PS1-28: The Grid-Enabled Measures (GEM) Database: A Research Tool to Facilitate the Use of Standardized Measures and Data Sharing

R. Moser, M. Hua, P. Courtney, D. Reeves, R. Ohira, A. Shaikh, B. Hesse
2011 Clinical Medicine & Research  
BMI) >40 and without a diagnosis or prior evaluation for sleep apnea were invited to complete the "STOP" questionnaire, a self-administered validated screening tool consisting of 4 "yes/no" questions; "yes" answers to 2 questions identify individuals at high risk of having OSA. Patients who screened positive were then contacted to schedule a sleep medicine evaluation. Results: Electronic invitations were sent to 2,283 eligible patients to take the questionnaire; 279 (12%) completed and
more » ... their responses. Based on their answers, 122/279 (44%) were identified as being at high risk for having OSA and recommended to undergo evaluation in the sleep clinic. To date, 104/122 patients (85%) were offered an appointment with a sleep specialist; the remaining 18 (15%) are waiting scheduling. Of those offered a clinic appointment, 41/104 (40%) have undergone a sleep medicine evaluation, 38/104 (36%) are waiting to be scheduled, and 25/104 (24%) cancelled or did not keep their appointment. Of the evaluated patients, 38/41 (93%) were diagnosed with OSA, 2/41(5%) had negative sleep studies, and 1/41(2%) are awaiting polysomnographic evaluation. The positive predictive value of the STOP questionnaire among patients who underwent polysomnography was 95%. Conclusions: This pilot study suggests that utilizing an internet-based patient portal via the EHR can identify patients at high risk of OSA and facilitate their ultimate evaluation and diagnosis through the administration of a simple questionnaire. Background/Aims: Informatics for Integrating Biology & the Bedside (I2B2) offers a dynamic graphical interface for querying VDW data. Part of the I2B2 effort involves designing the drop-down menu of standardized nomenclatures provided by coding schemes such as CPT-4, ICD-9, and RxNorm, by which the user queries the data. This menu of content hierarchies can be complex in terms of the number of nodes and levels of nested folders. In addition, there often isn't an established way to organize these codes into categorization scheme that allows for a clean and organized querying interface. Methods: We will demonstrate the use of SAS and SQL to craft these hierarchies and how to leverage the resources provided by the Unified Medical Language System (UMLS) along with resources that may be available at your local site. Results: We have been able to develop an ontology that spans many of the VDW content areas including Procedures, Diagnoses, Pharmacy Fills, Vitals, Demographics, Tumor, and Enrollment. Conclusions: It is possible to build an ontology that organizes the various coding schemes using SAS and SQL, sourcing public resources such as UMLS. Therefore, our knowledge about building an ontology can be readily transferred across HMORN sites and other consults, empowering additional I2B2 deployments. The development of an ontology for VDW subject areas may have additional uses insofar as organizing standard nomenclatures in a programmatic way is useful. Background/Aims: Integrating psychology and mental health professionals into primary care settings has emerged as a means to improve the access to and utilization of mental health services. Three main delivery models of psychology in primary care settings have emerged: (1) referring a patient to a psychologist/mental health professional located in a facility outside of the primary care physician's (PCP) office; (2) referring a patient to a co-located psychologist/mental health professional who does not directly interface with PCP; (3) integrated and co-located model where the PCP and the psychologist/ mental health professional discuss the patient's health. The overall purpose of this project was to compare patient utilization of psychology/mental health services across the Scott & White Health care system. Methods: Using electronic medical records and the virtual data warehouse (VDW), mental health clinics/facilities were categorized into one of the three main psychology models. Patients that had depression, anxiety or ADHD DRG codes in their EMR and were aged 18 and older (n=37,310) were included in the analysis. The following additional variables were controlled for: gender, race/ethnicity, and chronic physical health conditions (i.e. arthritis, lung disease, heart disease, diabetes, hypertensive disease, and osteoporosis). ANOVA/ANCOVA analyses were performed to determine the differences across the three models in the length of time between the PPC referral and the first appointment with the psychologist/mental health professional. Results: Patients that were seen by psychologist in facilities with integrated co-located models of care experienced a shorter amount of time between their referral and their first appointment with the psychologist/mental health professional, compared to the other two models of care. Conclusions: These initial results begin to inform best practices for delivering mental health services within primary care and provide physicians and health care systems with data on issues that facilitate integrated, person-centered care.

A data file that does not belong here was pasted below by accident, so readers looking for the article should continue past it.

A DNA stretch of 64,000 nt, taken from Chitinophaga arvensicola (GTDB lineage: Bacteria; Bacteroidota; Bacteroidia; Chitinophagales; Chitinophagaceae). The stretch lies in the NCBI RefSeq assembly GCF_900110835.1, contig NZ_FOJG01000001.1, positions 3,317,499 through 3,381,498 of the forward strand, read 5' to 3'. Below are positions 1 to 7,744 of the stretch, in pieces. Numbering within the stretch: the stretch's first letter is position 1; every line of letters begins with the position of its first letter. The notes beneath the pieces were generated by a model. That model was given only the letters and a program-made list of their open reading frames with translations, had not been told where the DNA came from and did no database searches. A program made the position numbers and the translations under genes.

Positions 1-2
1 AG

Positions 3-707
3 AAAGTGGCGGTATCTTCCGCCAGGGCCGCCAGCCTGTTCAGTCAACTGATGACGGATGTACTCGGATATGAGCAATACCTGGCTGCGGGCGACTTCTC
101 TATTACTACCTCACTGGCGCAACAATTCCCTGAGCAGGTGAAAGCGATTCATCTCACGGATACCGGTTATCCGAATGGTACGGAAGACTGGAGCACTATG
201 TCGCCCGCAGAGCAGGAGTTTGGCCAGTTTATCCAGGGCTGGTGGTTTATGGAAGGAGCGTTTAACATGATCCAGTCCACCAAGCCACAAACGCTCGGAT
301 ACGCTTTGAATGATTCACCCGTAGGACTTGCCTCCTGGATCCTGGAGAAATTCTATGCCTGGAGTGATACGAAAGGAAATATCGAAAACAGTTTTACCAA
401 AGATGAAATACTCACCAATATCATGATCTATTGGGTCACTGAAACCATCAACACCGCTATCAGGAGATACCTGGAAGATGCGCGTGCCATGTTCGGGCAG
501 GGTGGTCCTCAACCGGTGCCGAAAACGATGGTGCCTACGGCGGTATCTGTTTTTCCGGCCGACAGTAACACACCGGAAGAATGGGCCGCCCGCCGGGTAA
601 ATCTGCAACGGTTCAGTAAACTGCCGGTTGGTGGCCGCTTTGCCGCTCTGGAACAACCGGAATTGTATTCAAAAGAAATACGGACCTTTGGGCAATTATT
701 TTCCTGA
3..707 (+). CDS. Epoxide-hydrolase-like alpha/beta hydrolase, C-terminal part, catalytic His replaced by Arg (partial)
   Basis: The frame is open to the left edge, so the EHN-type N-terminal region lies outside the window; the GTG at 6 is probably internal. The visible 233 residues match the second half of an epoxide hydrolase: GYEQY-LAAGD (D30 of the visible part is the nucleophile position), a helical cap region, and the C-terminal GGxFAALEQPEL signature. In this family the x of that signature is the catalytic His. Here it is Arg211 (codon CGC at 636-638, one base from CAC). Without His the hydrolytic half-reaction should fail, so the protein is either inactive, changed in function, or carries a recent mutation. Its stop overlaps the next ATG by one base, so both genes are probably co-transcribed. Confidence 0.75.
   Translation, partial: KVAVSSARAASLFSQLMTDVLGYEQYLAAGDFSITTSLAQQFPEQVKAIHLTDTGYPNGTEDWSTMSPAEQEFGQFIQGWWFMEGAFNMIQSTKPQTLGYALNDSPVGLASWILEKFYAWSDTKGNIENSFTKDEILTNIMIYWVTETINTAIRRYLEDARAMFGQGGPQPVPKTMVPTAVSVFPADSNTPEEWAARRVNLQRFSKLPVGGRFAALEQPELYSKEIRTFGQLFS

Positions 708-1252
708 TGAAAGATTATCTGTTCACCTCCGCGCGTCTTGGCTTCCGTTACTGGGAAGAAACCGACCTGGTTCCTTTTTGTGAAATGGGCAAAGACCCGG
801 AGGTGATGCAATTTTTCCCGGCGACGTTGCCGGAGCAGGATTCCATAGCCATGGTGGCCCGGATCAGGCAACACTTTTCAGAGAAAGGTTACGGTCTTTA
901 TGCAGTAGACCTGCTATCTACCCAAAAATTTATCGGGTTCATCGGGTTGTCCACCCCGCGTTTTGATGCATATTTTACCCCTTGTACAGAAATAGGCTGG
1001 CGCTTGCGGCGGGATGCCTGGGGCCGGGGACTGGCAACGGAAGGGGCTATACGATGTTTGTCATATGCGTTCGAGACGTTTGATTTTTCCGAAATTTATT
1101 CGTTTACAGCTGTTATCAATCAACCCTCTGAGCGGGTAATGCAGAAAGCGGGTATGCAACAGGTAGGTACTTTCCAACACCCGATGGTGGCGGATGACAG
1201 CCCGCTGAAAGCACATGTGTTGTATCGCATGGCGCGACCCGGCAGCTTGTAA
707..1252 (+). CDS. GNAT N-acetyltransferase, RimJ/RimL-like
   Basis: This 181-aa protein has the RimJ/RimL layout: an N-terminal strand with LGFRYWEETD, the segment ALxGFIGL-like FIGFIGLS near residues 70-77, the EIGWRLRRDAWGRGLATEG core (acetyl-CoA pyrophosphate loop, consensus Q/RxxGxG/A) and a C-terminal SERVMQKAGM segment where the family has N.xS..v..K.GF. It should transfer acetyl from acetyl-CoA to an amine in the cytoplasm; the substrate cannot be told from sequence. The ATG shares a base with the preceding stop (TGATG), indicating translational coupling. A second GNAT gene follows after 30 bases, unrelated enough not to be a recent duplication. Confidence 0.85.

doi:10.3121/cmr.2011.1020.ps1-28 fatcat:otpf76ultbfdjmvyssc4q73em4